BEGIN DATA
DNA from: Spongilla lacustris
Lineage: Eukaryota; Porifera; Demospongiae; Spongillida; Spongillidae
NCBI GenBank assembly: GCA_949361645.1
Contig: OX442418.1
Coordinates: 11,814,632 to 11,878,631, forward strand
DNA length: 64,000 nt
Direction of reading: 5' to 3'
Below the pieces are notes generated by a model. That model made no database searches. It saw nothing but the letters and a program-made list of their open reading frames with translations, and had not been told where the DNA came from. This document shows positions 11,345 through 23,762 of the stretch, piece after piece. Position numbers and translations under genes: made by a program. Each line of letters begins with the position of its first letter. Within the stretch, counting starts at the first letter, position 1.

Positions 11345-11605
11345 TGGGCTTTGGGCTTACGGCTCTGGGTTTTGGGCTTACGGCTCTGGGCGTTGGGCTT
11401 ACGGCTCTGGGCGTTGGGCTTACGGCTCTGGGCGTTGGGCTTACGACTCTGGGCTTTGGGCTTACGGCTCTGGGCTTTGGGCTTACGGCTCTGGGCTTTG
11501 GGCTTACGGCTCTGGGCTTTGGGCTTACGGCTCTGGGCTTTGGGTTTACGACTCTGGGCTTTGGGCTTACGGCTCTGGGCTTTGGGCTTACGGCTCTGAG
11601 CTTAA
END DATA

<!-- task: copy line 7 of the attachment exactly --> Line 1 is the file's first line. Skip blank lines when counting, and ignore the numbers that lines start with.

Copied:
Direction of reading: 5' to 3'